Sen. Richard Shelby (R-Ala.) introduced an amendment to the the Stop Trading on Congressional Knowledge Act that extended the disclosure requirements to executive branch employees.
The plaintiffs asked the court to block the posting of government employees’ financial data online. That was originally slated to occur Aug. 31 but was pushed to Sept. 30 when Congress tweaked the legislation Thursday.
“There is a difference in [privacy] law between public, elected officials and other government employees,” Pillsbury litigator Jack McKay said in an interview.
Plaintiffs suing to block implementation of the law include an employee at the Eunice Kennedy National Institute of Child Health and Human Development, a NASA engineer, a field operations coordinator for immigration services, an intake director in the civil rights office at the State Department, an administrative law judge at the Justice Department and a unnamed woman employed by the foreign service, along with the Senior Executives Association, the American Foreign Service Association, the Assembly of Scientists and the National Association of Immigration Judges.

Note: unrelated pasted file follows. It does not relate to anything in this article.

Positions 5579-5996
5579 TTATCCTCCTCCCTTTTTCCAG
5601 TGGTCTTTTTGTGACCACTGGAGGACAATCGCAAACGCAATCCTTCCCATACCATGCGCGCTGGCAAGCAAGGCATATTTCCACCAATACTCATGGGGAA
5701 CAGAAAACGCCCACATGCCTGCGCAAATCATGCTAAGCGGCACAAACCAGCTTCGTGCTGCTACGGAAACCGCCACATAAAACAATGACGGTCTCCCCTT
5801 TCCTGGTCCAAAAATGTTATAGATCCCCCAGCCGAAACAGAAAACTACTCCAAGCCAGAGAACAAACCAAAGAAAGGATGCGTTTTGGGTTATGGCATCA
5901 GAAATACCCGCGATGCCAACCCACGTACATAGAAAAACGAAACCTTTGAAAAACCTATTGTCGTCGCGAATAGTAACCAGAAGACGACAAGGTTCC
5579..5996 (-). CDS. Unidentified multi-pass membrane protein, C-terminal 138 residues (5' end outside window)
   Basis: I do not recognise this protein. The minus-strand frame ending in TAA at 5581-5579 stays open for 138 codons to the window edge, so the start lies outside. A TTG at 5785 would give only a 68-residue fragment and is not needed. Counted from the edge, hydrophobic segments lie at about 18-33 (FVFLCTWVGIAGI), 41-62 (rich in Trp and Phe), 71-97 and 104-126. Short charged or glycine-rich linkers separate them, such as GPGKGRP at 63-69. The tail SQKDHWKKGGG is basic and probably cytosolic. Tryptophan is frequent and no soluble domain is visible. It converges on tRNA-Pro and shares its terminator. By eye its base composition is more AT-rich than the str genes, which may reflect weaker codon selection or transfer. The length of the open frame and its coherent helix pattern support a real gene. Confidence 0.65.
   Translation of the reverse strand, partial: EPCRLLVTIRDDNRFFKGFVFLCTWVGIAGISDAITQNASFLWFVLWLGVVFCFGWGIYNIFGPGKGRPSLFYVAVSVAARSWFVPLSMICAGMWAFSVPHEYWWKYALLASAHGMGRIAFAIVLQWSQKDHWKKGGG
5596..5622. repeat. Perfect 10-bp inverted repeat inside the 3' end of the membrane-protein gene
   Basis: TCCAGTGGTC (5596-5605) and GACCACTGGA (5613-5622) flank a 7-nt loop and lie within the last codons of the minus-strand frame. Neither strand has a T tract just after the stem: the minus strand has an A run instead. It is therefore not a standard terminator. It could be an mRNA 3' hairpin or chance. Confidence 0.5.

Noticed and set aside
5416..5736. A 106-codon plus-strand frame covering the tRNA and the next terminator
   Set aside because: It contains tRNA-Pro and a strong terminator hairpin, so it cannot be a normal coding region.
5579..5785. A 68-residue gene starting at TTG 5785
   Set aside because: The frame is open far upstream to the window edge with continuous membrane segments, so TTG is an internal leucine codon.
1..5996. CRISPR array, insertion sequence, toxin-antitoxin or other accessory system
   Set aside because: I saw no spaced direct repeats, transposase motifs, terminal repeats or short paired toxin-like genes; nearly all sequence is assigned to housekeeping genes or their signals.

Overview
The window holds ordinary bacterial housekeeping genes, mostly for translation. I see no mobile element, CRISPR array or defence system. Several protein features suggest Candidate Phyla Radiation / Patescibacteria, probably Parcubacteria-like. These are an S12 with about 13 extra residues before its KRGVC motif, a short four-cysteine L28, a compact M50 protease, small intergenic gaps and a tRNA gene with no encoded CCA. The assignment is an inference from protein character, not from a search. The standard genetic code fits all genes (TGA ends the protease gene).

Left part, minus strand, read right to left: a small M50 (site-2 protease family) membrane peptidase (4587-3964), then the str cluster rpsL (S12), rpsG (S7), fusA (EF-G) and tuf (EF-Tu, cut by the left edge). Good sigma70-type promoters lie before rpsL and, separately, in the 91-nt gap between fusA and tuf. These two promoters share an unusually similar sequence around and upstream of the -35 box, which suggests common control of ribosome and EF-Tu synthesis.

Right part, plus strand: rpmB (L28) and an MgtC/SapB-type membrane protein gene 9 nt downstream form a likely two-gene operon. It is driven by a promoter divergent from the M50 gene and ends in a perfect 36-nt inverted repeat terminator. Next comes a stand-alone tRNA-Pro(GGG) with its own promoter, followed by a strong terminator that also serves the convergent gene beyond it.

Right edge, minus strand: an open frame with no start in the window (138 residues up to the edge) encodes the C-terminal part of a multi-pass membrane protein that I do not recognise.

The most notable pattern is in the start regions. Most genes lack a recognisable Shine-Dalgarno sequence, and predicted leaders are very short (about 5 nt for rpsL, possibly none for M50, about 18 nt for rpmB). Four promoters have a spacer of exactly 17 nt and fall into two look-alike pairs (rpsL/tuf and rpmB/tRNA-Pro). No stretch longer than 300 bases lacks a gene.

The lawsuit estimates that 28,000 executive branch employees, both civilians and military personnel, will be affected by the increased disclosure requirements.
Correction: Aug. 6, 2012
An earlier version of this article mistakenly said the lawsuit had been filed against the U.S. government and the Office of Congressional Ethics. It was filed against the U.S. government and the Office of Government Ethics.
Vice President Joe Biden waits to conduct a mock swearing-in ceremony with Sen. Brian Schatz, D-Hawaii, in the Capitol's Old Senate Chamber, December 2, 2014. Schatz was sworn in to serve the remainder of his term since he was appointed to the seat after Sen. Daniel Inouye, D-Hawaii, passed away.